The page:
ASPIRE: Advanced Self-Powered sensor units in Intense Radiation Environments
|Dates||01 Feb 2017 - 31 Jan 2020|
|Contact person||Prof Andrew Nix|
A cross Faculty collaboration between Physics, Chemesty and the Communication Systems & Networks research group in the Faculty of Engineering.
The project is led by Professor Tom Scott, addressing the UK's nuclear legacy is the largest, most important environmental remediation programme in Eurovision, with estimated expenditure of £115 billion over the next 120 years. A significant proportion of this cost is associated with decommissioning and management of high and intermediate level radioactive waste; material that is too radioactive for direct human handling. There is therefore a need for remotely operated, waste characterisation technologies to enable monitoring of such wasteforms in their interim and final storage locations.
Due to the extreme radiation fields present, retrospectively fitting sensors that rely upon cables for power and data transmission is not feasible and hence alternative technologies for powering sensors are required. Our project will seek to address this challenge by developing a solution using advanced diamond materials to harvest energy from radioactive decay to power small, portable devices containing multiple sensors that pass data over wireless networks.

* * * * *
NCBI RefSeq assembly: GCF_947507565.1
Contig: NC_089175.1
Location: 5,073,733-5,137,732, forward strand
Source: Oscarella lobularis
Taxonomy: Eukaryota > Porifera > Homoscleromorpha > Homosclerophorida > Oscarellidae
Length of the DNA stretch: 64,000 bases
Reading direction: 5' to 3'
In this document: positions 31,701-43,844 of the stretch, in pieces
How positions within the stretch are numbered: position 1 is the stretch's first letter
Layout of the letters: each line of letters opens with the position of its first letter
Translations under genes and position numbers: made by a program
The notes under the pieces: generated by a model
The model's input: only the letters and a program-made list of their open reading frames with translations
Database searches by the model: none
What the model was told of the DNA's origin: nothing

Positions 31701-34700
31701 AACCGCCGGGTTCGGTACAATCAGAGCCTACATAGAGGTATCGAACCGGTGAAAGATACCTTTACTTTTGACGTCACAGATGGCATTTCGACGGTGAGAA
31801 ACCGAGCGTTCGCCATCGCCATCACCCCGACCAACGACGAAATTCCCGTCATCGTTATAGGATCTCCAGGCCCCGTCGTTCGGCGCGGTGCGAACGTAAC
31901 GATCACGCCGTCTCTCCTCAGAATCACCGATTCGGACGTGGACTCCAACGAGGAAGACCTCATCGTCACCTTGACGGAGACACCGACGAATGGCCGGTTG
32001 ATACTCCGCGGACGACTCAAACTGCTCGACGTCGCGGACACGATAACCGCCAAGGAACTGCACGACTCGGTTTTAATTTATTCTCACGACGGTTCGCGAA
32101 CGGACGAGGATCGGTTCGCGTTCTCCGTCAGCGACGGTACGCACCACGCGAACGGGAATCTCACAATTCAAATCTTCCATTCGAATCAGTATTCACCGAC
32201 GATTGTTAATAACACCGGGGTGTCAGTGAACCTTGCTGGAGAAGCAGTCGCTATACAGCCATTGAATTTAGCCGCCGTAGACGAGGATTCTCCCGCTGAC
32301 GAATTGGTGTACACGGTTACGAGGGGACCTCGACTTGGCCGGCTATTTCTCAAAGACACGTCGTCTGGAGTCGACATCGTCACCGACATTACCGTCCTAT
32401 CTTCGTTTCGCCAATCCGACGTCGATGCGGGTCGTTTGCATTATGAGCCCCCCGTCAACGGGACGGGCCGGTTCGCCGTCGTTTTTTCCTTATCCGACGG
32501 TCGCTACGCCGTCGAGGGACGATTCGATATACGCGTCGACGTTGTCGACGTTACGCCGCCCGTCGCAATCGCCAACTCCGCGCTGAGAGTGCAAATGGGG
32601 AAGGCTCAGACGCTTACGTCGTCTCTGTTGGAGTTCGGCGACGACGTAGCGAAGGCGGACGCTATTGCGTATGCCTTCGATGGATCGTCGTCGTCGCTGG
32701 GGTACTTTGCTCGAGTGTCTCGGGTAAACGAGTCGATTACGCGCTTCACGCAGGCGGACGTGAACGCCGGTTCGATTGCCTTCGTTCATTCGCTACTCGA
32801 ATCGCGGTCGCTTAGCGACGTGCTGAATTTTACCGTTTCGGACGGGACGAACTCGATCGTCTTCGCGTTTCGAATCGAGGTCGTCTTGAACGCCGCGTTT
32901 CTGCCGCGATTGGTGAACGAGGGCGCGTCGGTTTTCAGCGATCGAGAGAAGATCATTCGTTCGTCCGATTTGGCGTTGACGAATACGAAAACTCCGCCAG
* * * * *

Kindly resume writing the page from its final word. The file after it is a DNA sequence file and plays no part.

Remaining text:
There are clear benefits for the technology including: less wiring, less maintenance, less dose to operators and an extended lifespan of sensors or mobile platforms. The sensors powered by such devices would be able to provide information for long periods of time that would otherwise be challenging to gather but none the less very important for long term safety cases. Therefore, this technology could represent a significant financial saving for UK plc. By the end of the project we would aim to develop a self-powered sensor device for monitoring of radiation, humidity, temperature and gases in high radiation environments. Through the project we will meet the following key objectives:
- Demonstrate the feasibility of using diamond as a radiation energy harvesting material, both from beta and gamma radiation.
- Demonstrate that the energy harvested from radiation can be utilised to power sensors and communication devices.
- Investigate the development of wireless, automated data transmission in challenging/shielded environments.
- Demonstrate prototype devices at various irradiation facilities and hot cells within the UK and KURRI.
- Demonstrate the deployment of an advanced prototype on a UK nuclear site, e.g. Sellafield, UK.